Tuesday, 29 September 2009 16:06
There is a lot of conflicting information about living trusts. Some experts say you must have one to keep your estate out of probate court. Other experts say there is no benefit whatsoever to having a living trust. I did a little research and will try to list some advantages and disadvantages of living trusts so you can consider what is best for you.
Avoid Probate - A living trust will keep your estate out of probate, which will save your time and money for the heirs of your estate. When someone dies with only a will, their entire estate could be tied up for years in probate.
Begin Implementation of Estate Plan While Alive – After you move assets into your estate plan, you can see it beginning to work immediately. This gives you the opportunity to change things around and make any adjustments to help ensure that your estate is running the way you intended.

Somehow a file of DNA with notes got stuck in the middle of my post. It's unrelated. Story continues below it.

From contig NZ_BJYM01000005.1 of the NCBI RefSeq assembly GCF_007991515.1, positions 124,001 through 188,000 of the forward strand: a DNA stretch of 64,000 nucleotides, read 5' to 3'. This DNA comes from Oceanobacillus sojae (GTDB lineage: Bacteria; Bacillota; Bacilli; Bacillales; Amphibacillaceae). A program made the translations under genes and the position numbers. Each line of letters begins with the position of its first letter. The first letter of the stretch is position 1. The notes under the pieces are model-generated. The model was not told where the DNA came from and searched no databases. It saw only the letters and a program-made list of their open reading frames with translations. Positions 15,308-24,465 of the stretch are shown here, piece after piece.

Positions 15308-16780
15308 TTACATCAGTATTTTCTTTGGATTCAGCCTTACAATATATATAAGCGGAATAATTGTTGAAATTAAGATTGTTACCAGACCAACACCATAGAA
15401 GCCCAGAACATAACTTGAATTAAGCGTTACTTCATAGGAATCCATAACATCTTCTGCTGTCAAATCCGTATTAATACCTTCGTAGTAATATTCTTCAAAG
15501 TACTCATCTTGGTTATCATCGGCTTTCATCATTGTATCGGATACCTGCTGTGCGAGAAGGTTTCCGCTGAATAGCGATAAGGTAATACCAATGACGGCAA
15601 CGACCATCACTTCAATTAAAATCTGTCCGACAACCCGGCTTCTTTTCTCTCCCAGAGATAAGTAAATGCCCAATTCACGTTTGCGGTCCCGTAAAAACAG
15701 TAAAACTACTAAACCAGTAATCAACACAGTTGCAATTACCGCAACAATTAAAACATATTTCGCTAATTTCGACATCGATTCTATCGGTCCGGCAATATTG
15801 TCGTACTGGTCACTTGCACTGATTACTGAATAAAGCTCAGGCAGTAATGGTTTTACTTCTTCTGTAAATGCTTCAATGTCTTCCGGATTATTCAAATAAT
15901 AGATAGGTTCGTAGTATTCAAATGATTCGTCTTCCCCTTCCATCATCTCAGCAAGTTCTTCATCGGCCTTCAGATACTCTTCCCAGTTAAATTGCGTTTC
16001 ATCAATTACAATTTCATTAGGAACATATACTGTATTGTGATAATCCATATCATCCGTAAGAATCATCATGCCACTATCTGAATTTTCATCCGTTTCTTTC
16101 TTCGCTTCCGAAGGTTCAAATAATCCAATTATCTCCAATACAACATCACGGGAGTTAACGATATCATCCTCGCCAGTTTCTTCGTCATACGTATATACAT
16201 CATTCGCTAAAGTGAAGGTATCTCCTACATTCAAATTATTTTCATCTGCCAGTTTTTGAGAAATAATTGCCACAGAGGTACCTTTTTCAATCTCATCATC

Flexibility – A living trust can be amended by you at any time with very little red tape. Changing a will typically requires many formalities, such as rewriting and revalidating the will.
Cost – The upfront cost of setting up a living trust is its biggest disadvantage. In order to take full advantage of the benefits of a living trust, it needs to be funded while you are still alive.
Property Must Be Put Into the Trust – All assets in the trust must be taken out of your name and retitled to the name of the trust.
Time – It takes more time to set up and manage a living trust than to prepare a will.
Living trusts are most beneficial to people with significant assets. People without significant assets or who have simple estate plans would not benefit from having a living trust. It is good to be informed of the advantages and disadvantages of a living trust so that you can make the best decision for your situation.